The head of the UK’s electricity and gas systems’ operator has outlined the “worst case scenario” which could see UK households facing three-hour blackouts this winter.
National Grid boss John Pettigrew said blackouts would have to be imposed in the “deepest darkest evenings” in January and February if electricity generators did not have enough gas to meet demand, particularly if there is a bout of cold weather.
Pettigrew was speaking at the Financial Times’ Energy Transition Summit on Monday (17 October) when he made the grave prediction, although he remained confident that scheduled blackouts will not be needed.
His comments come after the National Grid issued a warning earlier this month that planned blackouts could be imposed in some areas, in the “unlikely” event supplies of gas fall short of demand.
Why could households face blackouts this winter?
Due to Russia’s war in Ukraine and sanctions on Russian gas imports, many European countries are facing gas shortages.
A large amount of electricity is generated from gas, putting strain on national electricity supplies as demand increases as the weather gets colder. The UK gets 40% of its electricity from gas-fired power stations while gas heats the vast majority of homes.
The UK does not rely on imported gas from Russia but it does import electricity and gas from European countries that rely on Russian gas, and this supply could be limited due to strained relations with the Kremlin.
In the face of the “challenging” winter facing European energy supplies following Russia’s invasion of Ukraine, the National Grid Electricity System Operator (ESO) is planning for what would happen if there were no imports of electricity from Europe.
To tackle a loss of imports from France, Belgium and the Netherlands, there are two gigawatts of coal-fired power plants on standby to fire up if needed to meet demand.
The ESO has warned that UK households and businesses may face planned three-hour outages during the winter to ensure the grid does not collapse.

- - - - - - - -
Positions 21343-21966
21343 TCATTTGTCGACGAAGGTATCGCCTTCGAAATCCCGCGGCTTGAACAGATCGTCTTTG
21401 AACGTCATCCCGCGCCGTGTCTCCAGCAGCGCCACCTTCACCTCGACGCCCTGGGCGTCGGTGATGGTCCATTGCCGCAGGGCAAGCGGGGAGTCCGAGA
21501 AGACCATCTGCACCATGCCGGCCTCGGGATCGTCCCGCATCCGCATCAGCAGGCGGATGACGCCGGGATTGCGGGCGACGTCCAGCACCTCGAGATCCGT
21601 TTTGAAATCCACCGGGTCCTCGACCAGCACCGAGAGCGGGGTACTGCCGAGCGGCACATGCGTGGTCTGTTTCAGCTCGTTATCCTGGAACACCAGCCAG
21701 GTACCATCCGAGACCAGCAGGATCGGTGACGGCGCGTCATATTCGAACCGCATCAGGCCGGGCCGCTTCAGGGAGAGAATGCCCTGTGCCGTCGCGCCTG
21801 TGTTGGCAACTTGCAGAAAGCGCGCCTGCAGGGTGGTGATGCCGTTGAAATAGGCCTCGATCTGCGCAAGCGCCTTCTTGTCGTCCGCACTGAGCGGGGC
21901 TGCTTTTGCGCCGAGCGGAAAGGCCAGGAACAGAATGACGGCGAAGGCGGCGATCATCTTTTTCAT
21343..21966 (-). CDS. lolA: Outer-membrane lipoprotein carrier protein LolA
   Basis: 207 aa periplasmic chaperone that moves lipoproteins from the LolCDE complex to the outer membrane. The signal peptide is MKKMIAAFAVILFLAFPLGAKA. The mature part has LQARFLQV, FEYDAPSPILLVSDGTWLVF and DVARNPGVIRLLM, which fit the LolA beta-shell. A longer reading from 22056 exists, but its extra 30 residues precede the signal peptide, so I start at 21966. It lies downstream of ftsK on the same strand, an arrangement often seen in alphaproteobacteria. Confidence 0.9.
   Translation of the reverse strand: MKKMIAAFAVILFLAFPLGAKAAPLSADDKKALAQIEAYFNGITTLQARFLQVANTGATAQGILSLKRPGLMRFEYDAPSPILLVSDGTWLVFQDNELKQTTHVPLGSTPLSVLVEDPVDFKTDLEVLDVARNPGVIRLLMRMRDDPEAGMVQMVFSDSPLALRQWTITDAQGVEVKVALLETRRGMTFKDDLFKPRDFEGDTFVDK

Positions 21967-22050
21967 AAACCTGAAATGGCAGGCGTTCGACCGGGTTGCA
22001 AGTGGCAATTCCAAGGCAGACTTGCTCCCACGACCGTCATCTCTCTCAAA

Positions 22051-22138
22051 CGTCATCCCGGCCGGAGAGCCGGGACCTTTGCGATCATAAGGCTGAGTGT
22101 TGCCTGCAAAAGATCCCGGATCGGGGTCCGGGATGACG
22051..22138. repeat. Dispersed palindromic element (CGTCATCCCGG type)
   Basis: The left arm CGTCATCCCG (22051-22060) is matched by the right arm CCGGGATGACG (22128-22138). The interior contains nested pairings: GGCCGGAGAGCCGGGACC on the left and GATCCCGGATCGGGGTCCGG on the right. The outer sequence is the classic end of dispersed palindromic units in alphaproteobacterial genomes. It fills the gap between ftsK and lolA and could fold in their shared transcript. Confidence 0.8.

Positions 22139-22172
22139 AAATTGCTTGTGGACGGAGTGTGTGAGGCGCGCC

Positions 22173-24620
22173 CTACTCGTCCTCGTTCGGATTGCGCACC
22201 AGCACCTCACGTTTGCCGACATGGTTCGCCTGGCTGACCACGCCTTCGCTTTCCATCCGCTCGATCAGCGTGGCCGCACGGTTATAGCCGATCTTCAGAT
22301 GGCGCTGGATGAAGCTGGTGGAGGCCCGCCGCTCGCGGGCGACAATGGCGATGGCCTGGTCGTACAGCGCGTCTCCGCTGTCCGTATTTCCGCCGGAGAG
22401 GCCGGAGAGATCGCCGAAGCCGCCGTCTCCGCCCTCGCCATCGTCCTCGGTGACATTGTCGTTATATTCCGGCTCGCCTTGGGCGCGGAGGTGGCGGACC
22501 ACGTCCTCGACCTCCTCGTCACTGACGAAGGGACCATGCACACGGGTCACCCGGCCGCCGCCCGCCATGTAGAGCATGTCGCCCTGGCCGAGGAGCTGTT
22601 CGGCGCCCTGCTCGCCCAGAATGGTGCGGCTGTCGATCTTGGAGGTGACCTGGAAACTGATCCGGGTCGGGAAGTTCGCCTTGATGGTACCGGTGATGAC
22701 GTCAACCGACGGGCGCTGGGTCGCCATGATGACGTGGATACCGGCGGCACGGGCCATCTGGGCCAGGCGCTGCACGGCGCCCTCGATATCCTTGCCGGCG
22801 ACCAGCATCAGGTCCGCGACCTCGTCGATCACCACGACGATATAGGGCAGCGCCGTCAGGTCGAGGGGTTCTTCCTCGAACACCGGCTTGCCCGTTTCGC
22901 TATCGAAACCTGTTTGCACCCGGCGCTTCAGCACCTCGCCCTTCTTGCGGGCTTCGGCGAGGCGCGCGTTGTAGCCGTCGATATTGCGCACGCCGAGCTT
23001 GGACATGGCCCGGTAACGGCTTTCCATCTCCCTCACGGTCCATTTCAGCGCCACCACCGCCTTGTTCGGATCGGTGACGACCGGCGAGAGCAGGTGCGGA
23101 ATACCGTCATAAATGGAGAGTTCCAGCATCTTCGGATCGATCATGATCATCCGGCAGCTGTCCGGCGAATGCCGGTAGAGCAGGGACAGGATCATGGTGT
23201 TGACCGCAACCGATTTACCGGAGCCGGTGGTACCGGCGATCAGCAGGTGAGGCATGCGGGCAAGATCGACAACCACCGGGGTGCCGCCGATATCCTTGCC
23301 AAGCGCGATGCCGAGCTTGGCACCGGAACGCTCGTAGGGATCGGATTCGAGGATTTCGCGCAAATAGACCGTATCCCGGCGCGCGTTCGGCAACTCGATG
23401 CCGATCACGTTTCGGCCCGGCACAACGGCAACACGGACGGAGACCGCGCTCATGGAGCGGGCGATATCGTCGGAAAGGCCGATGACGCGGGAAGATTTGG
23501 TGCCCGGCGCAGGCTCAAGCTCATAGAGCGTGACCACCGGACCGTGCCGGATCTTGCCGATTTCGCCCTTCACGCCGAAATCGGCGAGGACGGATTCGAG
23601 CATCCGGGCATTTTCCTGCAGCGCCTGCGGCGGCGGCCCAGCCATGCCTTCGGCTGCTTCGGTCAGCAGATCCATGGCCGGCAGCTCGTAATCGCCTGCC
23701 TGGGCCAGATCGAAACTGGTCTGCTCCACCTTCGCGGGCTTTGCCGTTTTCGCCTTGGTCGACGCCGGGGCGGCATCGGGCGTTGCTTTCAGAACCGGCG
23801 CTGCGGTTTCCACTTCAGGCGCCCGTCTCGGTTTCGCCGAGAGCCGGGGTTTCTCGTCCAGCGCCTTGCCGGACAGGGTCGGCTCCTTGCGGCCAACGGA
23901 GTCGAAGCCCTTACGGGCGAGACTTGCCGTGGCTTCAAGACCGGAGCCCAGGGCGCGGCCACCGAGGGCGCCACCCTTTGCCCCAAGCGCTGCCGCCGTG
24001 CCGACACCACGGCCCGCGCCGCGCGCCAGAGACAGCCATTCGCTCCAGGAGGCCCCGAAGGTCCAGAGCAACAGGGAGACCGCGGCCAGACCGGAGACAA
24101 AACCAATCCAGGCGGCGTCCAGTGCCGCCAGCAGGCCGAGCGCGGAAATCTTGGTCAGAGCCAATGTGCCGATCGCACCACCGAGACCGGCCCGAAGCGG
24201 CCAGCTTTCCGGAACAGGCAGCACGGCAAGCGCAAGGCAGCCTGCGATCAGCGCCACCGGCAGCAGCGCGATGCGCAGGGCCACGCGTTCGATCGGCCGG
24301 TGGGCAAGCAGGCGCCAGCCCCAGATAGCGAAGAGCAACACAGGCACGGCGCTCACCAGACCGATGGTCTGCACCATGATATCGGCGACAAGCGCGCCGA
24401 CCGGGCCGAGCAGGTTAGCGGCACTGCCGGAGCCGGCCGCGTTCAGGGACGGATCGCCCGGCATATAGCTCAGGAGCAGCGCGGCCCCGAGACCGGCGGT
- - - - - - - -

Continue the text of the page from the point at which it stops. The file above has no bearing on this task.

The planned blackouts is the most dire of three possible scenarios that the ESO has set out for how Britain’s electricity grid might cope with the worst global energy crisis for decades.
In the other two scenarios, the operator hopes that by paying people to charge their electric cars at off-peak times, and firing up back-up coal plants, it can offset the risk of blackouts.
The lights will stay on this winter unless the gas-fired power plants that produced 43% of Britain’s electricity over the last year cannot get enough gas to continue operating.
The margins between peak demand and power supply are expected to be sufficient and similar to recent years in the National Grid ESO’s base case scenario for this winter.
What time of day could blackouts be imposed?
Pettigrew has told households to prepare for blackouts between 4pm and 7pm on weekdays during “really, really cold” days in January and February if gas imports are reduced.
The National Grid boss said he is confident this will not be the case, but added: “In the context of the terrible things that are going on in Ukraine and the consequences of that [it was] right that we set out what some of the potential risks could be."
It marks the first time since the initial warning from the ESO that there has been explicit discussion of what time blackouts may take place.
Any plans for scheduled power cuts will need to be approved by the government and King Charles before it could come into fruition.
Are there any plans to help prevent blackouts?
The National Grid plans to create a demand flexibility service, set to come in next month, that will offer financial incentives for switching energy usage to off-peak hours.
It means that people could be paid to run their washing machines at night, or charge their electric cars away from times of high demand.
The money-back service is to be implemented by energy suppliers and monitored using a smart meter, with a minimum reward of £10 per day being issued to households who prioritise off-peak electricity usage, according to the Mail Online.
The voluntary scheme is scheduled to run from November to March.Without it there could be cold and still days creating high demand and low levels of wind power, meaning there may be a need to interrupt supply to some customers for limited periods, National Grid ESO’s winter outlook said.